It’s one of those “good problems”: getting more than one job offer. But navigating the relationships and making a decision can be tough.
A Wall Street Journal article tells the story of a man faking his own death to avoid telling a company that he didn’t want to take the job after accepting an offer. According to an executive at the staffing company Robert Half, “ghosting” a prospective employer is most common among people out of school between two and six years. More and more, employers receive last-minute text messages or no-shows on the first day of work.
A management consultant believes the trouble is that college students lack the communication skills to handle these situations more professionally: “This is the generation that breaks up by text message, so in a professional context, to have to let someone down or give bad news was terrifying.”
Twice this past semester, students asked me for advice in reneging offers. Overall, I’m not a fan of the tactic. To me, it’s an issue of integrity: when students make a commitment to one employer, they shouldn’t change their minds when a better offer comes along. I also worry about their reputation in the industry—and whether their expectations will be too high for the new job, and they’ll end up disappointed. At Cornell, students also give up their access to career services in the future when this happens.
But students do what is best for them. What matters after the decision is how it’s communicated. I always suggest a phone call rather than an email, which takes courage. A direct, honest approach is best, with an apology and some understanding of how the decision affects the employer, who’s left with an unfilled position and additional recruiting time.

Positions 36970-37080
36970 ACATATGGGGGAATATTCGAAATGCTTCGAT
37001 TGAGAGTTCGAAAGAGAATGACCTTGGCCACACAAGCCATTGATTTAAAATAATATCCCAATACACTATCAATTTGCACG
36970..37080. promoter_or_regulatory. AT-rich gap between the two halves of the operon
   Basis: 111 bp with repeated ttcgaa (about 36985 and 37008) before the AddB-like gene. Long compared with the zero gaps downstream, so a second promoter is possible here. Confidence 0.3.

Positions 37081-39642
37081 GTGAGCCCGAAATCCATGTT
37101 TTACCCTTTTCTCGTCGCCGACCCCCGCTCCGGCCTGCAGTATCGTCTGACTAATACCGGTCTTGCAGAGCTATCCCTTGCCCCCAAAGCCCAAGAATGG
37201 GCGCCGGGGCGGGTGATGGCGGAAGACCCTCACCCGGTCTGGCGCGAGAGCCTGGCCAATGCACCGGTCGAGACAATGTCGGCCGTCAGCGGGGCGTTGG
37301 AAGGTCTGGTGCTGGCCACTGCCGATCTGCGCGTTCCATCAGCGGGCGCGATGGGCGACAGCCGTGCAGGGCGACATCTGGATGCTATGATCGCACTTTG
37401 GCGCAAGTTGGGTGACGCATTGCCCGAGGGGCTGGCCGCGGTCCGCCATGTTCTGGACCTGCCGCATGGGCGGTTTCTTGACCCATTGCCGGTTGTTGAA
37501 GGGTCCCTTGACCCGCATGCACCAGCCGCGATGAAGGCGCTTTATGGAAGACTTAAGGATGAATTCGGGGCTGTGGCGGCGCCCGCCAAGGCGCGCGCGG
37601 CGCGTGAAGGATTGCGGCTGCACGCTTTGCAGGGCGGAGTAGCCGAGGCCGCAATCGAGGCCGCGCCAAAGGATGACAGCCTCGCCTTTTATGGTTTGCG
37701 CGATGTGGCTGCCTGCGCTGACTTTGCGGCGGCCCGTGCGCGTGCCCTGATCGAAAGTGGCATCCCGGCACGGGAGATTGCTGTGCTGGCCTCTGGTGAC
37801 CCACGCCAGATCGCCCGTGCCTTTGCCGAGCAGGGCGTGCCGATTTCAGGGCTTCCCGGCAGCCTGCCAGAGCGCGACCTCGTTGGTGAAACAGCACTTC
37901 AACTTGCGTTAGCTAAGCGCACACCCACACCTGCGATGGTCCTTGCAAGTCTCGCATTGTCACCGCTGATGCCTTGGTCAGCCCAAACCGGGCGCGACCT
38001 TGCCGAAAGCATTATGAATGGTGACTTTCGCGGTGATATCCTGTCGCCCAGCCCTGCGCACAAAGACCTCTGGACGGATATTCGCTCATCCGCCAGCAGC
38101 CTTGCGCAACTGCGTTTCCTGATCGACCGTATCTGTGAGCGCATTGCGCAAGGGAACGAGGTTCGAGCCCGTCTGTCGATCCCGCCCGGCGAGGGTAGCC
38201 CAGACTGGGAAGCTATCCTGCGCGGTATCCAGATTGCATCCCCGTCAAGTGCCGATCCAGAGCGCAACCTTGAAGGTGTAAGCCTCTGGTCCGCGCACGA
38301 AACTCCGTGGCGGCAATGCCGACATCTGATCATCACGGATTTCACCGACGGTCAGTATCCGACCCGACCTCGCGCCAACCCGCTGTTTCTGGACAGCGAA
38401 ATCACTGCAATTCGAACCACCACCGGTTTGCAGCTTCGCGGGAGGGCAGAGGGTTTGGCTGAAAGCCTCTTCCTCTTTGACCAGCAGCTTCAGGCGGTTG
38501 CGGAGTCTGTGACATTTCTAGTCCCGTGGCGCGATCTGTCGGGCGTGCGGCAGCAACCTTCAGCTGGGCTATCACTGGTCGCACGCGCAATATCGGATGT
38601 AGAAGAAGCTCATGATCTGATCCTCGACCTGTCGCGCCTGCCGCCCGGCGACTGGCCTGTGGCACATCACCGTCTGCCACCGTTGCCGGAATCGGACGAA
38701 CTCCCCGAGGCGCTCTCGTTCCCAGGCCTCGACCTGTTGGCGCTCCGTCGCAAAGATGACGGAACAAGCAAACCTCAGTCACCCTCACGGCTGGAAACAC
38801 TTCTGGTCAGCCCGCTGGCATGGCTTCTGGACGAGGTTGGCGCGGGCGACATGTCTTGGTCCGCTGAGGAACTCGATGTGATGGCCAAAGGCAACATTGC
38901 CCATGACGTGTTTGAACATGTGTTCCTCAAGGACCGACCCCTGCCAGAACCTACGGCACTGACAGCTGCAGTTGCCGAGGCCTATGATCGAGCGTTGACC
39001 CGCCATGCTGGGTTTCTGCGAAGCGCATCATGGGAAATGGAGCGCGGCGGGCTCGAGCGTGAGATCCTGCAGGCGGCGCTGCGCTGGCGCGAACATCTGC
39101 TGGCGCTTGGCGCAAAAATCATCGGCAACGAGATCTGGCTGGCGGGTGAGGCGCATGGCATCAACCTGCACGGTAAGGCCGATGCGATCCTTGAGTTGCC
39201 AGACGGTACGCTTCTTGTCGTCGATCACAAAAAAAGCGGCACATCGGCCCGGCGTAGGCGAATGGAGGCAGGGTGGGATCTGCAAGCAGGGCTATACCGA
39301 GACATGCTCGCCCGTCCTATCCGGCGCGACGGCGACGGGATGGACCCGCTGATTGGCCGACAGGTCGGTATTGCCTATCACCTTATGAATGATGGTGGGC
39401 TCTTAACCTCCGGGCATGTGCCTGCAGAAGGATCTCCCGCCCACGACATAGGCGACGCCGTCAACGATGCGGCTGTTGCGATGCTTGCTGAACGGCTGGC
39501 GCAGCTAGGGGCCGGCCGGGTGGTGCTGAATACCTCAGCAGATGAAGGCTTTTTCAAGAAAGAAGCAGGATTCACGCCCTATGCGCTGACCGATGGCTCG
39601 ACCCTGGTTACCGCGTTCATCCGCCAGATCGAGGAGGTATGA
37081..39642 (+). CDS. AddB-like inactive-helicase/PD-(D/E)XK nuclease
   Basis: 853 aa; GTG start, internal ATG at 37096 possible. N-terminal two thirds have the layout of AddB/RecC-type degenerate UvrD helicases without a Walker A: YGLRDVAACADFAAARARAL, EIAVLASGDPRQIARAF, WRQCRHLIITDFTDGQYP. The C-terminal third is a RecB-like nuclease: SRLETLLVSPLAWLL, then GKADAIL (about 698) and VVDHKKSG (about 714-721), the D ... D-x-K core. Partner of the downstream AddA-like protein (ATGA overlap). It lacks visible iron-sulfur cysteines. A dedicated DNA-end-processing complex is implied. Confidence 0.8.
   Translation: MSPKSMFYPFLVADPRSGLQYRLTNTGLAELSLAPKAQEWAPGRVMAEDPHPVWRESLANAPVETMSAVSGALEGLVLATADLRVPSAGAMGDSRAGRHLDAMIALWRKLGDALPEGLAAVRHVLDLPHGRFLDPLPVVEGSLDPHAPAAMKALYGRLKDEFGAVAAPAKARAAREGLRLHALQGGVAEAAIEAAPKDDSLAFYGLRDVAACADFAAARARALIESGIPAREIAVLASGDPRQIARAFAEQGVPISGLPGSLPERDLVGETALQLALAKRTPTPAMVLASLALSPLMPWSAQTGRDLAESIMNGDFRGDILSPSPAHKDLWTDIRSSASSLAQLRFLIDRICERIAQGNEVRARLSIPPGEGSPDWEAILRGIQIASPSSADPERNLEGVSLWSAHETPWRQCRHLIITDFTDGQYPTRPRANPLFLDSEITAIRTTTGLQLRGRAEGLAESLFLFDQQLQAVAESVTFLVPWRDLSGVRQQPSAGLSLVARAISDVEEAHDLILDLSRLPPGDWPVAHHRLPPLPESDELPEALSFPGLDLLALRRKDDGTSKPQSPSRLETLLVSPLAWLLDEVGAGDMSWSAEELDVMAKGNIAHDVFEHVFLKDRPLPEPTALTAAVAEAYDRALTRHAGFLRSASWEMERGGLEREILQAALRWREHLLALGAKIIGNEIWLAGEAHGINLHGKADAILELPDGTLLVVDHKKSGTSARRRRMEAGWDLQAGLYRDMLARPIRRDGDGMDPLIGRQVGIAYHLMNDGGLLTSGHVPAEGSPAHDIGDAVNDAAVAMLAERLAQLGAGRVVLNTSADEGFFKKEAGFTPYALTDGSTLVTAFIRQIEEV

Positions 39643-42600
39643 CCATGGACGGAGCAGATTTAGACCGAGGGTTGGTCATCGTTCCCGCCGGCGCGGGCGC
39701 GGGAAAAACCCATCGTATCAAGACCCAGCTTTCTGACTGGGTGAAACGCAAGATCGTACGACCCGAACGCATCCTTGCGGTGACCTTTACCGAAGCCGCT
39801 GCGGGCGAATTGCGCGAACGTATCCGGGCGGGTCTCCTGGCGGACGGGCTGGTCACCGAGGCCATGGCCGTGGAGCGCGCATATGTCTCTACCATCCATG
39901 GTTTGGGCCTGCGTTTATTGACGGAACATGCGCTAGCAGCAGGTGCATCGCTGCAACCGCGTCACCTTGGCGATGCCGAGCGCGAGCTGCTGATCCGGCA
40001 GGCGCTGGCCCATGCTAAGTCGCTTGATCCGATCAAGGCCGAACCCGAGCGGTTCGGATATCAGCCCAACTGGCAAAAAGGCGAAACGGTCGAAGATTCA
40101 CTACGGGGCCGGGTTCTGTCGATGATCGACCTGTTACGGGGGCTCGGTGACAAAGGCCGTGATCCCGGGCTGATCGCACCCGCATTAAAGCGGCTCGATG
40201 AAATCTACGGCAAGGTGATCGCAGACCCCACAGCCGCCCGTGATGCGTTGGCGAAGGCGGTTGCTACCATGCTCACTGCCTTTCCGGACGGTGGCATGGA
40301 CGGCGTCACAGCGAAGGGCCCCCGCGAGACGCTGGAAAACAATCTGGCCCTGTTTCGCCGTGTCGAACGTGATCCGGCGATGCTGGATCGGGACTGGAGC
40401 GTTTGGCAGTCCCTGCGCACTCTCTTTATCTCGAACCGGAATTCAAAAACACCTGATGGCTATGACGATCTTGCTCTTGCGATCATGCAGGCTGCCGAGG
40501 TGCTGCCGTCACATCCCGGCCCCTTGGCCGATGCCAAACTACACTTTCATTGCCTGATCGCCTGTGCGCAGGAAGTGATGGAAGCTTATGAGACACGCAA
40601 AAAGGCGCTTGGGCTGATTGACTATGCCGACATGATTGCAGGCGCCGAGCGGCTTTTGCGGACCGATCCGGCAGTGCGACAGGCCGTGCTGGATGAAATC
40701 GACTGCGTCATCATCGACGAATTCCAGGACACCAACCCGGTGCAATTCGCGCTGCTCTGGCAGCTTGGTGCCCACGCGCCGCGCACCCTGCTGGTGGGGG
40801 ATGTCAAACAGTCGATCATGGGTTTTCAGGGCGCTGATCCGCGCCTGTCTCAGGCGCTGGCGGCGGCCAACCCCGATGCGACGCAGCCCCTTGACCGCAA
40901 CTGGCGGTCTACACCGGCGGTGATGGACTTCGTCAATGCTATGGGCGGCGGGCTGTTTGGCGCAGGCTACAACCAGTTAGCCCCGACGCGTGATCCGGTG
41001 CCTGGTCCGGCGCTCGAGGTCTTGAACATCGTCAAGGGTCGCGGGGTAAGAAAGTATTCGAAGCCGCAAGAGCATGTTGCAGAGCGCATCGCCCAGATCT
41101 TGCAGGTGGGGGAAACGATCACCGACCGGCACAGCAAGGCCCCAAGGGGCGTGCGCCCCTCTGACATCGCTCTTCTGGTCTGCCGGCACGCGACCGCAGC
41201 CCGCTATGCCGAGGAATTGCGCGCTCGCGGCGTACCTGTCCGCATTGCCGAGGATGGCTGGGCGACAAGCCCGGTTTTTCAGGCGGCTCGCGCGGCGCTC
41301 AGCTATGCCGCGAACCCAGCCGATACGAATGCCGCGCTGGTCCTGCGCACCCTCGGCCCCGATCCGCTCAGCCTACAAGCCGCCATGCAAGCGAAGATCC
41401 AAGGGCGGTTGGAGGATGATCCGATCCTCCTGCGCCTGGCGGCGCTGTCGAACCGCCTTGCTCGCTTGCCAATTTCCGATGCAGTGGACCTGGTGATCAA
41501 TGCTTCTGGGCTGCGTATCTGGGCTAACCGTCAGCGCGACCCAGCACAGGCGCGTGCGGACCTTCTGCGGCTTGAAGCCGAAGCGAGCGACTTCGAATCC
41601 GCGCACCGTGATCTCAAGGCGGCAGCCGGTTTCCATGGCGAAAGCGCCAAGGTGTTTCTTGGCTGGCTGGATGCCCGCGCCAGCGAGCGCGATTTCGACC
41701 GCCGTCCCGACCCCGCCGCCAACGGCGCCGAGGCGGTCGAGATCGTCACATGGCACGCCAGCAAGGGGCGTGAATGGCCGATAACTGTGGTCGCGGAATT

Ideally, students get offers at the same time with the same decision deadlines, but of course, that’s not always the case, and comparing offers becomes challenging. The WSJ article recommends these practices for evaluating and accepting job offers:
* Make clear early what you’re looking for in a new job.
* Ask employers their timeline for making a decision.
* Express appreciation and enthusiasm when receiving an offer.
* Take time to assess each offer carefully, weighing both financial and quality-of-life factors.
* Communicate important decisions by text or email.
* Try to pit one employer against another in a bidding war.
* Respond to a job offer by announcing that you already have a competing one.
* Base your decision solely on pay.
Have you been in a situation of having multiple offers? How did you handle it?
Have you reneged on an offer? How did you communicate the decision, and how did the employer react?
What other advice would you give students who have multiple offers?